At the cafe recently I saw a woman with a copy of Roberto Bolaño’s The Savage Detectives. I got so excited I almost dropped my latte. I wanted to rush over to talk about the book with her, to see if she loved it as much as I did--but as these impulses go, I checked myself. Maybe I had overestimated the novel. What’s to say she wasn’t so easily charmed?
Was it all that I recalled? I decided to go back and re-read The Savage Detectives. It is a bigger surprise the second time around. It will stand for me as an exemplary, nearly perfect novel. Much of it has to do with Bolaño’s ability to weave a compelling tale and just hook me in--the goal of any narrative, of course. Bolaño writes as if everything depends on his words. It’s a beautiful gift to have as a writer. The effect can come off as irreverent, even mildly shocking. You realize, as you read, that for the moment, everything does depend on his words.
I read the book vicariously, as Bolaño’s subject was easily my own fantasy for myself when I first started writing. When I was the age of the novel’s protagonist, the idealistic, seventeen year old Juan Garcia Madero, I imagined I was a poet. Except that, in my coming of age, I hadn’t been reading much poetry--beyond the eventual spark in an undergrad class in the Romantic poets, who inspired me to pen my feelings into verse -- I was primarily interested in writing it. I had no literary community to glom onto and was probably too timid to look for one. But I loved to attend academic poetry readings and once asked Robert Creeley (at an interview and reading with Charles Simic, probably in 1993 or so, well into my first attempts at writing fiction) what he thought the difference was between writing prose and poetry. All I recall of his response was my sudden discombobulation at the fact that he was taking the time to answer my question thoughtfully.
In The Savage Detectives, Garcia Madero (the name everyone calls the narrator) relates the early start of the Visceral Realists, a stand in for the actual group of Infrarealists that Bolaño was a founding member of (in the book, Bolano is Arturo Belano), along with one Ulises Lima. The subtext is in this diary, essentially the first half of the novel, a kind of pseudo documentary of this group that intends to overthrow the Mexican poetry tradition of Octavio Paz, whom Garcia Madera refers to as “our great enemy” in the first pages: “Our situation (as far as I could understand) is unsustainable, trapped as we are between the reign of Octavio Paz and the reign of Pablo Neruda. In other words, between a rock and a hard place.”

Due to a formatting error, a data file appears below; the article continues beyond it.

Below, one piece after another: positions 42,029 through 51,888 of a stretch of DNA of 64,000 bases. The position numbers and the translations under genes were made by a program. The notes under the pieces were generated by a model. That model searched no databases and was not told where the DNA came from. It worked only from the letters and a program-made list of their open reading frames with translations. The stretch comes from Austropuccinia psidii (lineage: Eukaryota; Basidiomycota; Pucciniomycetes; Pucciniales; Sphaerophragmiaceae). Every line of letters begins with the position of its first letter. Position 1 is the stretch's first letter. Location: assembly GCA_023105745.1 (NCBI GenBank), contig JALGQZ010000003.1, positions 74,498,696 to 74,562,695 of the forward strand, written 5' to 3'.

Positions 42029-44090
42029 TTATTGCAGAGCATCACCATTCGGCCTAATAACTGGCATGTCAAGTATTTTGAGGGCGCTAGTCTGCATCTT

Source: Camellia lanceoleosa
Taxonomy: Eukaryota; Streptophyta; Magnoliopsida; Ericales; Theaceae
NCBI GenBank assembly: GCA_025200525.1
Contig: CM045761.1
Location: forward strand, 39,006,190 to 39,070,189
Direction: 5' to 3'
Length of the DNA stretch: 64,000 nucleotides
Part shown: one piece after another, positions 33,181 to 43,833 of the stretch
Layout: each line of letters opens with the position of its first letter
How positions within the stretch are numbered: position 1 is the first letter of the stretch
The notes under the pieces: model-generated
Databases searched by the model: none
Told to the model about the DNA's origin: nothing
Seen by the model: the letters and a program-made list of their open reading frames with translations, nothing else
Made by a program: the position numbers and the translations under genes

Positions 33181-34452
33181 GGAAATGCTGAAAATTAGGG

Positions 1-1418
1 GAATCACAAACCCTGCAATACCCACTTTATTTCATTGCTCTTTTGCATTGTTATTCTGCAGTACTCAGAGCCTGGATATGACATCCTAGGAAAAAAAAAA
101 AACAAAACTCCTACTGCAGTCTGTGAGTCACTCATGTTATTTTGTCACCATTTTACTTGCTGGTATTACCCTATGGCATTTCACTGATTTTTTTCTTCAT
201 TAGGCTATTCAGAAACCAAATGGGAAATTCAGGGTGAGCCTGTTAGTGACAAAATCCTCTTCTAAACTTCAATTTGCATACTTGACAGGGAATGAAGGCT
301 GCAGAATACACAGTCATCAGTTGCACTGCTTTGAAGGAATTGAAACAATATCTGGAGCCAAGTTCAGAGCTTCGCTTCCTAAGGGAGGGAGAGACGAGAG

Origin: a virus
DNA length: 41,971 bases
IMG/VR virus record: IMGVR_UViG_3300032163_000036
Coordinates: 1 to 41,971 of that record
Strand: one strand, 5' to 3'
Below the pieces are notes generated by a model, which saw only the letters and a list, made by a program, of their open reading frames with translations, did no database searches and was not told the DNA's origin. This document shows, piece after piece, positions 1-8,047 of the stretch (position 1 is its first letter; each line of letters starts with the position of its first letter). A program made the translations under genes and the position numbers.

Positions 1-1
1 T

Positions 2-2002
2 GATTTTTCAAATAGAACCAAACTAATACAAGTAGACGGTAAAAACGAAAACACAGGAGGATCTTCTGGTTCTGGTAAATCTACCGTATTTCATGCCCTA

Garcia Madero, empowered by falling in with this group, is eager to alleviate himself of his virginity and achieve edification. He thus makes lists of his older companions' stolen books to eventually read, and details his lusts for the women around him in his frequently frank, sometimes illicit, diary entries.
Much of the narrative is focused around the Font house and the two alluring sisters, Angelica and Maria, and their father, the sporadically unstable Quim. The Fonts are the center of the tenuous initial get-togethers, casually social and political, that forms the fabric of their group. The intent of the Visceral Realists is to publish a journal that will exceed their founder’s previous effort, embodied in a magazine that exists almost as an innuendo, an eponym, entitled Lee Harvey Oswald, that takes its title from a misreading of a publisher’s name.
Poetic prose--something a reader might almost expect from a poet--does not really characterize Bolaño’s style. There are definite poetic moments, but this isn’t prose you so much as savor but devour, reading for the sheer joy of the voice, to take in the story. (Here’s a thought: might voice be style?) But neither is it merely “serviceable” prose. For example, when Garcia Madero first encounters the sisters, he compares them, noticing in Angelica that: “When I saw her, or rather when I saw that she was looking at me...I felt as if a hand, its fingers long and delicate but very strong, was squeezing my heart. I know Lima and Belano wouldn’t approve of that image, but it fits my feelings like a glove.”
In part II of the book, Bolaño employs dozens of first person narrators who are portrayed in interviews retelling the history of the movement covering a period of twenty years. (By part III, we are charmed again with Garcia Madero’s diary going into a new year.) Amusing the reader and occasionally giving a palatable dose of tedium. Yet all of the narrators, because they are so invested in their experiences--make their tale-tellings resound and magnify.
The effect reminded me of Jim Jarmusch’s film Mystery Train, where characters seem to drift on their own self-interests, but somewhere along the line we are enlightened to discover they are inter-connected in unusual, unexpected ways. Against the clumsiness of a single narrator revealing to us what he chooses (the purview of the unreliable narrator), we have instead a series of wonderfully subjective interpretations: because no two people remember events exactly the same.
An example of this in The Savage Detectives involves a sword fight on the beach--and calls to mind F. Scott Fitzgerald’s duel in Tender is the Night. Where Fitzgerald, in my possibly faulty recollection, attempts to play the duel straight, and thus, self-consciously melodramatically, the absurd sequence is an opportunity for Bolaño to play for its variety. Bolaño is something of a melodramatist, too, albeit smiling through clenched teeth. He never takes any of it too seriously.